Good Strategy/Bad Strategy clarifies the muddled thinking underlying too many strategies and provides a clear way to create and implement a powerful action-oriented strategy for the real world.
Developing and implementing a strategy is the central task of a leader. A good strategy is a specific and coherent response to—and approach for—overcoming the obstacles to progress. A good strategy works by harnessing and applying power where it will have the greatest effect. Yet, Rumelt shows that there has been a growing and unfortunate tendency to equate Mom-and-apple-pie values, fluffy packages of buzzwords, motivational slogans, and financial goals with “strategy.”
In Good Strategy/Bad Strategy, he debunks these elements of “bad strategy” and awakens an understanding of the power of a “good strategy.” He introduces nine sources of power—ranging from using leverage to effectively focusing on growth—that are eye-opening yet pragmatic tools that can easily be put to work on Monday morning, and uses fascinating examples from business, nonprofit, and military affairs to bring its original and pragmatic ideas to life. The detailed examples range from Apple to General Motors, from the two Iraq wars to Afghanistan, from a small local market to Wal-Mart, from Nvidia to Silicon Graphics, from the Getty Trust to the Los Angeles Unified School District, from Cisco Systems to Paccar, and from Global Crossing to the 2007–08 financial crisis.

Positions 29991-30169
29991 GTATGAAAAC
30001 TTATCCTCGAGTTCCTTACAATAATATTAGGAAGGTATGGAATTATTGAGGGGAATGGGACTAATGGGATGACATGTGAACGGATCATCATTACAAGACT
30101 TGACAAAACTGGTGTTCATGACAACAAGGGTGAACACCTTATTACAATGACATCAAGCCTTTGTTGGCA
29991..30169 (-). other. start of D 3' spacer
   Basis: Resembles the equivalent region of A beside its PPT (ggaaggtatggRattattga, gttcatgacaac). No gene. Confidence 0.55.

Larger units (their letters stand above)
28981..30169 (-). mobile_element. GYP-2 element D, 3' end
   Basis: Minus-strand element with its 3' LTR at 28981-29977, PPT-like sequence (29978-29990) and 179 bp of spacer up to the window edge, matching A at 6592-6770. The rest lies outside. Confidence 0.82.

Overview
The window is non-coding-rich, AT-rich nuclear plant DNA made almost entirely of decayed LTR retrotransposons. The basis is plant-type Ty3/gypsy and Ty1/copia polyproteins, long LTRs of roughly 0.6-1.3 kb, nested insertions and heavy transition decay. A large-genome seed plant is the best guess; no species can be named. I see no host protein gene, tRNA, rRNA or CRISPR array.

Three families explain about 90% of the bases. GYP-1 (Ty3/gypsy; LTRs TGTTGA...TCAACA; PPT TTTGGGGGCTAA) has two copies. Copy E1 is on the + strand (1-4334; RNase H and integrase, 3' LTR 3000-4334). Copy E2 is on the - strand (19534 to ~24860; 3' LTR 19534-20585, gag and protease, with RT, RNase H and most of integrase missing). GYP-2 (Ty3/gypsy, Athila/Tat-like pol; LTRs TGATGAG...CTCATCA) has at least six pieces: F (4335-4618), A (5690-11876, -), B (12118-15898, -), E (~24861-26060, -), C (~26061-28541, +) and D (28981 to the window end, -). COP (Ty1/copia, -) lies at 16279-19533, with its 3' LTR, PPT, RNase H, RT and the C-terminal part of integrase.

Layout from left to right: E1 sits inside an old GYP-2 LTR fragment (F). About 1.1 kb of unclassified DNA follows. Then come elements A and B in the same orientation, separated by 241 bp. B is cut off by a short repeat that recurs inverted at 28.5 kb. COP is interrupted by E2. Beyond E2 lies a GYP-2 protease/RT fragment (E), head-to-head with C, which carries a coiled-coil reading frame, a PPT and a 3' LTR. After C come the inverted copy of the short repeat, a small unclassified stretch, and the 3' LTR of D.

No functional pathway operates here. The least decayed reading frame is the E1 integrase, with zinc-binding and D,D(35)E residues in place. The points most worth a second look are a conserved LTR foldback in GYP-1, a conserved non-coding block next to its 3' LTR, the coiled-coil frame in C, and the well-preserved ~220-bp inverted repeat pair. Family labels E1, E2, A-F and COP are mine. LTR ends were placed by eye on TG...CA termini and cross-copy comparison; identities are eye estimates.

Reflecting an astonishing grasp and integration of economics, finance, technology, history, and the brilliance and foibles of the human character, Good Strategy/Bad Strategy stems from Rumelt’s decades of digging beyond the superficial to address hard questions with honesty and integrity.
I’m not a huge fan of taking history lessons to find my own pathway to relevant modern day marketing challenges. The intro sounds ok, but I’m quickly getting frustrated. Let’s hope it improves.